Although the depicted system 22 is described herein as being used in connection with a shaft 24 exposed to bending disturbances induced by the alternating power and compression strokes within an engine 20, a system in accordance with the broader aspects of the invention can be used for absorbing bending vibrations in other rotating shafts which are exposed to cyclic bending disturbances during rotation. In the interests of the present invention, cyclic bending disturbances are the flex-inducing disturbances which act normal to a rotating shaft at locations along its length and wherein the disturbances are substantially regularly spaced throughout each revolution of the shaft. Alternatively, cyclic torsional disturbances are the torsional disturbances which tend to alternately increase and decrease the rotational speed of the shaft and wherein the disturbances are substantially regularly spaced throughout each revolution of the shaft. Accordingly, the principles of the present invention can be variously applied.

As will be apparent herein, each system embodiment described hereinafter involves cavity-defining means associated with a rotatable shaft for rotation with the shaft as the shaft rotates about its axis of rotation. The cavity-defining means includes at least one cavity which is spaced from the axis of shaft rotation and oriented so that the longitudinal axis of each cavity is substantially parallel to the axis of shaft rotation, and a rolling element is positioned within the cavity. The cavity is appropriately shaped and is arranged with respect to the axis of shaft rotation so that during rotation of the shaft, the rolling element is permitted to freely roll along at least a section of the interior wall of the cavity in an oscillatory motion, i.e., in a pendulum action, as the rotatable shaft tends to vibrate or flex normally to its axis of rotation in response to the bending disturbances to which the shaft is exposed.

It is a feature of each system embodiment that each rolling element is related to its corresponding elongated cavity and to the bending disturbances desired to be absorbed in accordance with the equation:

N2 =rw 2 r3 /[(rg 2 +rw 2)(r1 -rw)]

wherein N is within about 15% of the number of the bending disturbances per revolution, rw is the radius of the rolling element, rg is the radius of gyration of the rolling element about its longitudinal axis, r1 is the radius of the cavity, and r3 is the radial distance of the center of the cavity from the axis of rotation of the shaft. The foregoing equation takes into account that the natural frequency of oscillation of the rolling member inside the cavity is essentially a linear function of the rotational speed. This means that the rolling member makes a given number of oscillations for each one revolution of the crankshaft. The number of oscillations of the rolling members can be made to be equal to the number of evenly, or regularly, spaced power strokes of the engine that are causing the excitation. When this occurs, the action of the rolling members inside the cavities tend to absorb the vibrations.

With reference still to FIG. 1, the engine 20 has cylinders within which firing pulses are generated in a predetermined sequence. Moreover, for a substantially constant engine speed, the firing pulses in the engine 20 are substantially equally spaced throughout a single revolution of the shaft 24. The system 22 obtains its optimum vibration-absorbing performance while the firing pulses are substantially equally spaced as aforedescribed but absorbs an appreciable amount of bending vibrations at all engine speeds. The depicted system 22 is affixed to the shaft 24 for rotation therewith and, for this purpose, the crankshaft 24 includes a keyway 28, as best shown in FIG. 2.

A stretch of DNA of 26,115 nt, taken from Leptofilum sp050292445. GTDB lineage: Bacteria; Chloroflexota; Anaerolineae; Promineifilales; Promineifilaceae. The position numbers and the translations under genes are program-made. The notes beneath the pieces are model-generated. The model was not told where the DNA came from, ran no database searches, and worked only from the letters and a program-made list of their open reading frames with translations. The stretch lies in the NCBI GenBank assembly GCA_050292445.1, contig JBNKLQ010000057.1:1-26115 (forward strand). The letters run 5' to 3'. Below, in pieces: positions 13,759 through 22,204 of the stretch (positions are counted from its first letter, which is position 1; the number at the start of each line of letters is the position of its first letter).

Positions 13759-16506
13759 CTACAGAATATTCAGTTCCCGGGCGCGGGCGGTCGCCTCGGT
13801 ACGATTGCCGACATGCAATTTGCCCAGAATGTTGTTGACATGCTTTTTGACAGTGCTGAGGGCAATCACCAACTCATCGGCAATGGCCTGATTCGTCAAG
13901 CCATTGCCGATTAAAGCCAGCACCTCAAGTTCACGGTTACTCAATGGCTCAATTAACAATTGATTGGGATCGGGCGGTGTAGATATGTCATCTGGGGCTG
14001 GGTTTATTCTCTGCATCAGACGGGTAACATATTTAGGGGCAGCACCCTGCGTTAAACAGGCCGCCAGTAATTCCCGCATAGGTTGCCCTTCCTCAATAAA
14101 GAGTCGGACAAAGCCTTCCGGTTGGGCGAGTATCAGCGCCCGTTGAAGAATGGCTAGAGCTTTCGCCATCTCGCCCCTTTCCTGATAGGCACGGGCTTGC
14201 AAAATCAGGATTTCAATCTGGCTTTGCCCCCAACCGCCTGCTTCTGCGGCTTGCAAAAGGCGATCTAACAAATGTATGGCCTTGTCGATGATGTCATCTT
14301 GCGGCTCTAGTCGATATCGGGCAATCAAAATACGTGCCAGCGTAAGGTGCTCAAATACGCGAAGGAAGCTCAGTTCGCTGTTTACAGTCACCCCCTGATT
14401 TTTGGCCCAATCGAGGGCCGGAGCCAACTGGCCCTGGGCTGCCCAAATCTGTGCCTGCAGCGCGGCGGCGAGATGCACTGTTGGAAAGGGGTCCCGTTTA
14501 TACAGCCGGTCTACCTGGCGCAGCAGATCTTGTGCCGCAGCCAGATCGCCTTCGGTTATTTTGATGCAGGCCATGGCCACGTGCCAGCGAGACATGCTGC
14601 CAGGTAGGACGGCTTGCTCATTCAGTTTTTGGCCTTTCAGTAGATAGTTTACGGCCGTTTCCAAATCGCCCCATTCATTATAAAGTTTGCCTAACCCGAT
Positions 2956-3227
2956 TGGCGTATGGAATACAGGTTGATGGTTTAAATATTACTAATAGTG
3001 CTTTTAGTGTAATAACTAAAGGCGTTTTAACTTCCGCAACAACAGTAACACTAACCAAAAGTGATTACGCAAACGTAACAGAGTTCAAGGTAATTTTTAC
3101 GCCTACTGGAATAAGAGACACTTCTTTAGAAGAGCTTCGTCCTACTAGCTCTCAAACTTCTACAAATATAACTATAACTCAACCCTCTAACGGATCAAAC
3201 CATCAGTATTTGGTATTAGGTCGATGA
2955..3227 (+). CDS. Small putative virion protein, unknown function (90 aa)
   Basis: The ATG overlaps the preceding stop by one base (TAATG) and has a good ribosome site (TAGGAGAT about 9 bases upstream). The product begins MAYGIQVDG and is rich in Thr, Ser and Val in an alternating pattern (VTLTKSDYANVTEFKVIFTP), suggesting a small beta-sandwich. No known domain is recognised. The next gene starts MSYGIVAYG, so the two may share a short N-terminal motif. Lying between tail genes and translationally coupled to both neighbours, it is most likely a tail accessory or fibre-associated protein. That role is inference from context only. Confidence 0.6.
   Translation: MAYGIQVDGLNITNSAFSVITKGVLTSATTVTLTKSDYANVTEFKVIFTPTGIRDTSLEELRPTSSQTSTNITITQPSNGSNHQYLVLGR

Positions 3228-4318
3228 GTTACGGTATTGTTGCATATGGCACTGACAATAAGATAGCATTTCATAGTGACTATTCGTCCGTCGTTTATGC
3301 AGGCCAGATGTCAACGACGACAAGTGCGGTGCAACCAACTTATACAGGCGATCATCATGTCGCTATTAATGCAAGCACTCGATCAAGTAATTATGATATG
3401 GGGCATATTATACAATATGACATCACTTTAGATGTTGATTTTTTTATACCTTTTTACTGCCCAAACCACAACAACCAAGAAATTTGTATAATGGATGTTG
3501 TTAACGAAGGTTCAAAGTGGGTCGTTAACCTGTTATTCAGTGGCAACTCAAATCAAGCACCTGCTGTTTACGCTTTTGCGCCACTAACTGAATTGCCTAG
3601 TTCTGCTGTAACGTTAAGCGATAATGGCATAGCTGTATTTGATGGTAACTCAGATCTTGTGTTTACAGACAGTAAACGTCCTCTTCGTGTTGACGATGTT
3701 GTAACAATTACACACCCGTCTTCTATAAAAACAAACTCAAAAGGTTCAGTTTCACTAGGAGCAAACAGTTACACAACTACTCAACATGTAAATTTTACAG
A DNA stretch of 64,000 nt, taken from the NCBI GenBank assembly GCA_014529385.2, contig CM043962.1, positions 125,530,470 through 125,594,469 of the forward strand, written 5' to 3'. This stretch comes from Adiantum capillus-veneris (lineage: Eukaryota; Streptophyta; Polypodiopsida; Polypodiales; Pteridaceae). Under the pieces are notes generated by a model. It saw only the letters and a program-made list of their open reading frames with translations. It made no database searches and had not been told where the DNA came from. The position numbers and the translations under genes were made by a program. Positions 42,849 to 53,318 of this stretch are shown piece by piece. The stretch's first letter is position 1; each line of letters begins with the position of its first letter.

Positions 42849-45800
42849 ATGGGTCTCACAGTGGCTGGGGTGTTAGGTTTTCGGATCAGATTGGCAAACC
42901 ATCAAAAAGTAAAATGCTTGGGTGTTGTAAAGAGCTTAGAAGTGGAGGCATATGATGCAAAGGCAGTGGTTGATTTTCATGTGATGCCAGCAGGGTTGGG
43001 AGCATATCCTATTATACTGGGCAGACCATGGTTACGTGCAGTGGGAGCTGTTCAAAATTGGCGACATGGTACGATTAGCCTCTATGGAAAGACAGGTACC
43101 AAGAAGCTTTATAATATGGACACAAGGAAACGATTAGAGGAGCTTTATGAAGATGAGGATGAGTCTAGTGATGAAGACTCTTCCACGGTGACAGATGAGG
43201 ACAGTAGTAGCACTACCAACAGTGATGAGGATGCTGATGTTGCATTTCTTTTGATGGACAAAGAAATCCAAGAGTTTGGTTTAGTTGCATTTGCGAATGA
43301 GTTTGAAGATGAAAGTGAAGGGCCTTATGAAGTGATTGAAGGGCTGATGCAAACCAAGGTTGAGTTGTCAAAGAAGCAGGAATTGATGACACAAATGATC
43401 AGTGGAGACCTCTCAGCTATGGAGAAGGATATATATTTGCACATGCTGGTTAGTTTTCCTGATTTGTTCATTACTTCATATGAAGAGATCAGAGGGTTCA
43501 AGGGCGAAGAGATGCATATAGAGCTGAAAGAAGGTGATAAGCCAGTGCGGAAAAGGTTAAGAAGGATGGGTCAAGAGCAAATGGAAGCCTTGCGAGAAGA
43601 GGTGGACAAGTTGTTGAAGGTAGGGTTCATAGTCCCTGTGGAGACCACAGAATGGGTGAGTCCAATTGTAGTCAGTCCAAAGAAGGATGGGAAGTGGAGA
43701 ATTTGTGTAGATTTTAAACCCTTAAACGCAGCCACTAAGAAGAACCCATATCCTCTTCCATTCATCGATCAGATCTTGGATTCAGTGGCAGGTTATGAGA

With reference to FIGS. 2-4, the system 22 includes cavity-defining means 25 including a substantially plate-like wheel body 30 having a cylindrical outer periphery 32, two opposite planar faces 34, 36 and a central opening 38. Four circular recesses, or cavities 40, are defined along the periphery 32 of the body 30 so as to be symmetrically spaced about and located at an equal distance from the central opening 38. Each circular cavity 40 has cylindrical interior walls and a longitudinal axis which is oriented in a plane arranged substantially perpendicular to the axis of rotation of the body 30 (as the body 30 rotates with the crankshaft 24 about the axis 26). In addition, each cavity 40 of the depicted system 22 has a radius which is equal to the radius of every other cavity in the body 30. If desired, the body 33 may be provided with internally-threaded apertures 37 (shown in FIG. 4) with which a secondary body, e.g., a flywheel or belt pulley, can be secured to the body 30 with bolts. In such an instance, the cavities 40 would be positioned about the center of the body 30 so as not to interfere with the apertures 37, and the number of cavities 40 provided in the body 30 is preferably equal to an integer multiple of the number of apertures 37.

The system 22 also includes four cylindrical rolling elements 44 positioned within the cavities 40 wherein each element 44 is positioned within a corresponding cavity 40. In the depicted system 22, the radii of the elements 44 are equal and the radius of each element 44 is smaller than that of the cavity 40 within which the element 44 is positioned. As will be apparent herein, each element 44 is free to roll along the cylindrical sidewalls of its corresponding cavity 40 in a pendulum action during rotation of the wheel body 30 about the axis 26 and, in the depicted embodiment, has a length which is slightly shorter than the depth, i.e. length, of its cavity 40.